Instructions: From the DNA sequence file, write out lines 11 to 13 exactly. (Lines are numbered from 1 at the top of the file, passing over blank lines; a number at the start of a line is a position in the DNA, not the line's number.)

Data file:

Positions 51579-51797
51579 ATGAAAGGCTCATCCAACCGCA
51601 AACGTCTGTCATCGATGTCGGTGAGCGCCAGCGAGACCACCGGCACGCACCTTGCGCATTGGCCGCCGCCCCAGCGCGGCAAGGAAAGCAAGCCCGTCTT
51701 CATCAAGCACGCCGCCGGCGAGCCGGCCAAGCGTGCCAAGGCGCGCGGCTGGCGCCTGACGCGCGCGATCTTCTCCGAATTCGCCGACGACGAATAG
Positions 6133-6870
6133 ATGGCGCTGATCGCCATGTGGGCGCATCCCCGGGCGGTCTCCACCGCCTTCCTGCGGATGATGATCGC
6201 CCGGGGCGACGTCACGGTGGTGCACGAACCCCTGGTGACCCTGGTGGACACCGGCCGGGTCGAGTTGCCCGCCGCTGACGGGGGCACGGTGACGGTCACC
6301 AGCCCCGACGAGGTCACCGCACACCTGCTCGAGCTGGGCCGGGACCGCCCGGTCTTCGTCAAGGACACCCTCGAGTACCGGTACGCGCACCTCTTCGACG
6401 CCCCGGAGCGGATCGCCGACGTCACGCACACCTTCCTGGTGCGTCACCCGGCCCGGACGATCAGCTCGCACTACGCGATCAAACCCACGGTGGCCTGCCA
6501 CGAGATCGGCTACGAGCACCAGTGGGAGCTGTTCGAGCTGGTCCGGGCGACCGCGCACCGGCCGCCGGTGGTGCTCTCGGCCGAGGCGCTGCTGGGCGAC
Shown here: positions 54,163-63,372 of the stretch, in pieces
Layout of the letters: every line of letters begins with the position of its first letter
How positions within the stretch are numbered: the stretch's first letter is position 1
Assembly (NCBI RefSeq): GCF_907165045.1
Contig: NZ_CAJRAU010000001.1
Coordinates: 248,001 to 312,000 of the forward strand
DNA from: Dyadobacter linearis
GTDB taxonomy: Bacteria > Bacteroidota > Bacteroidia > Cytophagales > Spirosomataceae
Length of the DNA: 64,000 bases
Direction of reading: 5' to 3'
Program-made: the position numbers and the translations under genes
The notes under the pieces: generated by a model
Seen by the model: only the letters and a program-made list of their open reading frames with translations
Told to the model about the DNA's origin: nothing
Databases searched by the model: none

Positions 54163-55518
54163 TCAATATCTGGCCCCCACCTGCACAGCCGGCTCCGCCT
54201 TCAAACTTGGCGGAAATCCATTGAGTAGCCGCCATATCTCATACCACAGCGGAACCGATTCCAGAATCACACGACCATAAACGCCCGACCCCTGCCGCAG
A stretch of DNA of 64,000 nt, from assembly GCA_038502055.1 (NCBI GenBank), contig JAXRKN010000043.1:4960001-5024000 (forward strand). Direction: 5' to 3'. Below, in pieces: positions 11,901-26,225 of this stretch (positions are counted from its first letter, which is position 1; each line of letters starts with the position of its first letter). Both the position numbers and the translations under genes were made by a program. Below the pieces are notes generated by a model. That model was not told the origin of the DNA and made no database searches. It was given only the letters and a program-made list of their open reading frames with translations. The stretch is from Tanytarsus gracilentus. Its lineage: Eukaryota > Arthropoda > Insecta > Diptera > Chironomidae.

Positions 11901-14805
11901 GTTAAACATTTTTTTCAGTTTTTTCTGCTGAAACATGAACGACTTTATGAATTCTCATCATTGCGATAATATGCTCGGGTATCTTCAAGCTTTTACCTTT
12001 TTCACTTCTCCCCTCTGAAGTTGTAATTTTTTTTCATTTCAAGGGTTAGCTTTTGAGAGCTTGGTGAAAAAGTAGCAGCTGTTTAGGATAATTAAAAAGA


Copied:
Shown here: positions 54,163-63,372 of the stretch, in pieces
Layout of the letters: every line of letters begins with the position of its first letter
How positions within the stretch are numbered: the stretch's first letter is position 1